A Senior Thesis Animation Film by Harvard Student, Showing the Communication Between Digital Natives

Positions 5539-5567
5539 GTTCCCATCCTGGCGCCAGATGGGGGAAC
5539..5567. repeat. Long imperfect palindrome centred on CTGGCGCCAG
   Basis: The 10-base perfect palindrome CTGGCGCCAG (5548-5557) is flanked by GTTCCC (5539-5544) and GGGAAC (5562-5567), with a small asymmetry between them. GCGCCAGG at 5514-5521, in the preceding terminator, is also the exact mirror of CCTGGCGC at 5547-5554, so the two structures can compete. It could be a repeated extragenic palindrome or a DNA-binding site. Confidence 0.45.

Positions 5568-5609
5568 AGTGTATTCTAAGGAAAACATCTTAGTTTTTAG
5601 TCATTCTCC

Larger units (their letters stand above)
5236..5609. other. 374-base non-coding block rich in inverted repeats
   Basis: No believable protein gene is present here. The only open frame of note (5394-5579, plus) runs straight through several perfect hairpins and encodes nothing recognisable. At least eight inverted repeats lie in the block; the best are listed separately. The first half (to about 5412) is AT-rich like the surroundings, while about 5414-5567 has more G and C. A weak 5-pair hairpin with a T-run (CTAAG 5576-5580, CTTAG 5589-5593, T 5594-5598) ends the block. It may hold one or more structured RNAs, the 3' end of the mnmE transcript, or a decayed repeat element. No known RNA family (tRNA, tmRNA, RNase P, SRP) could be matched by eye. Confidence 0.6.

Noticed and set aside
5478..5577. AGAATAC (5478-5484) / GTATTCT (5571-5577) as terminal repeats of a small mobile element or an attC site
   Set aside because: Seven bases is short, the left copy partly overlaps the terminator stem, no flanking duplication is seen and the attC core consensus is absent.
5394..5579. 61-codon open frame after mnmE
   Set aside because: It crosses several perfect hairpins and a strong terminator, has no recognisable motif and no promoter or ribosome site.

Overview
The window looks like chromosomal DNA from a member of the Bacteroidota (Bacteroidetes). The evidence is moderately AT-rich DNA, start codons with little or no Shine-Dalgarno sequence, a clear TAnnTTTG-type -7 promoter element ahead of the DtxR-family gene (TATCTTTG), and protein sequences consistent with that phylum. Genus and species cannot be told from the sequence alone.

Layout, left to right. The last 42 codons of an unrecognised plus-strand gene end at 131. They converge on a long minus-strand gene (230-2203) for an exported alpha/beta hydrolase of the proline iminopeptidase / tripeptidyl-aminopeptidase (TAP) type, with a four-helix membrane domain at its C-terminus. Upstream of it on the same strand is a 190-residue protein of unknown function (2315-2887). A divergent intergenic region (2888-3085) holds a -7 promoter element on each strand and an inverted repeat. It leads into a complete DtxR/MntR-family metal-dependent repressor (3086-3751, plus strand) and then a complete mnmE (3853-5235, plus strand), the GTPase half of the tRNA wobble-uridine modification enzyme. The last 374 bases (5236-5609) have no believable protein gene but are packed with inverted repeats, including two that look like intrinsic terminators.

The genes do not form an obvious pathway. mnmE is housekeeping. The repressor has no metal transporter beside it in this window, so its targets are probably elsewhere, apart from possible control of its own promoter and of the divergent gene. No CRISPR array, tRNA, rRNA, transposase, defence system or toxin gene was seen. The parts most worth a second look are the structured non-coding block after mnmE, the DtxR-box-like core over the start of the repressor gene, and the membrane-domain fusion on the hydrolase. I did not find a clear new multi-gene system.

Fox Renderfarm is deeply committed to supporting education with fast and easy cloud rendering service and making it accessible to everyone around the world. Memie Osuga, from the Art, Film, and Visual Studies department at Harvard University, is supported by Fox Renderfarm to render her senior thesis animation short Keep In Touch in April 2020. Memie Osuga Student from Harvard University From: New York Keep In Touch by Memie Osuga https://www.artstation.com/artwork/A90gVV The animation film tells a story between 2 best friends, Min and Lillian, and the only place they've ever met is in the online world of the fantasy novel they're writing together over the internet. This film was a culmination of about a year's worth of work. Memie spent the first several months for concept drafting and story development, and the last 4-6 months for the bulk of the image development. She was in charge of all the works including concept, direction, animation and music. Here’s the interview between Memie Osuga and Fox Renderfarm, in which she talked about the inspiration and creating process of the short. Fox Renderfarm: Hi Memie! Would you please give a brief introduction about yourself? Memie: Hello! I’m Memie, an animator born/raised in NYC. I’m a graduating senior at Harvard University in the Art, Film, and Visual Studies department. I really love CGI, but actually only got started in it about three years ago, though it’s been a great three years since then! Back in the day, I was a huge science kid and also did a ton of music (parents are both piano teachers). On the side, I do taekwondo. Fox Renderfarm: Congratulations on your senior thesis film Keep In Touch, could you introduce the inspiration for the film? Memie: This film came from a lot of stories of people in my generation who are increasingly finding ways to connect online. Though this is the experience for so many people right now during the pandemic, it’s a larger shift I’ve felt growing up as a digital native in this generation. For the personal origin story, I’ve identified strongly as an introvert for most of my life. Talking out loud has never been the most natural way for me to communicate, and I wanted to highlight the beautiful things that can happen when we allow people to express themselves in the ways that are most natural to them. So it was a mix of all these ideas that came together for the film. Fox Renderfarm: In the film, we know the story between two friends who keep in touch online, are there any ideas you would like to express through this story? Memie: Besides trying to showcase the wonder of online connection alongside the feeling that it’s always missing something - because in person facetime is still irreplaceable, yes, there were a few other ideas I was trying to convey. One is my own enchantment with imagination and fantasy creations: I’ve always loved art that allows you to escape to other worlds. Another is that the creative collaborations you have with others can be some of the most powerful things in this world! Fox Renderfarm: About the models of two main characters, how did you design them? Any reference? Memie: I started with 2D sketches of the characters, and sculpted them from the drawings I had made. I would say they’re an amalgamation of a lot of my friends, actually! It was important for me to have Asian characters. One thing that has personally haunted me is of Asian stereotypes in the US of Asians being robotic, boring, or non-expressive. In my high school, even, this could be seen by kids being called ‘random Asians’. It’s very depersonalizing. So I wanted to push back against that idea by showing even non expressive or small-eyed characters with big imaginations and really rich interiors. People who think other people are boring or not worth their time just don’t really know them. 2D concept & 3D character Fox Renderfarm: What software, renderers, plugins did you use in this work? Memie: A bunch! It was a challenge to learn a lot of the different software, but also so cool to expand my capabilities with these amazing tools! I used Krita, Illustrator, and Photoshop especially for concept art. I sculpted, rigged, and animated in Maya. For texturing, lighting, and additional asset creation, I used Substance Painter, Isotropix Clarisse, and WorldMachine. Then final renders were with Fox Renderfarm and Maya’s Arnold Engine. I put everything together finally in After Effects (which I also used for the 2D animation), plus Red Giant’s Trapcode suite. The last bit was recording, generating, and processing sounds in Adobe Audition and composing my own music in Logic Pro X! Fox Renderfarm: What’s the most unforgettable and interesting part of the creation process? Memie: I think creating my characters was definitely the most intense part (combing their hair was so difficult!), but putting the time into their look really paid off for me. Fox Renderfarm: Did you meet any difficulties when creating this work? And how did you solve it? Memie: So many difficulties! As per usual, most of my troubleshooting came from asking questions to google and reading through documentation and webforums and watching online tutorials. My mentor at Zero VFX Dave Pietricola was also a huge technical help; my advisor at school Jie Li gave fantastic creative feedback and support as well. Fox Renderfarm’s tech support was for sure helpful during rendering issues. And for final picture issues, good old frame by frame cleanup was the answer. Fox Renderfarm: We can see that the style of your artworks is lovely and unique, anyone or any artwork that inspires you the most? Memie: Thank you! For this film, I reached into my favorite landscape photography, and my favorite fantasy novels. I just love the whimsy of the whole Oz series, and I was inspired by Michael Ende’s books as well. Some recent films I had seen also pushed me into using UI elements to tell the story. Afterschool by Memie Osuga https://www.artstation.com/artwork/EVxKke Fox Renderfarm: Would you please give a brief introduction about your major and courses in the Department of Art, Film, and Visual Studies of Harvard? Memie: My major is kind of the catchall Art major at Harvard. So we have studio courses of a whole range, some film classes, and just 2-3 animation workshops. The department gives great support and I’m grateful to it for being the place I really got started on my animation journey. As far as CGI animation goes, there’s very little, but I’m hoping that’s something that changes in the future. Fox Renderfarm: How do you feel about Fox Renderfarm’s cloud rendering services? Memie: It got the job done very well! And I wouldn’t have used the service if they didn’t have the free trial credits to make sure the pipeline worked. Thanks to the customer service team who helped me smooth out all the technical issues with rendering. Fox Renderfarm hopes to support and help more students to create excellent CG artworks. In this special time, please work from home and work with Fox Renderfarm.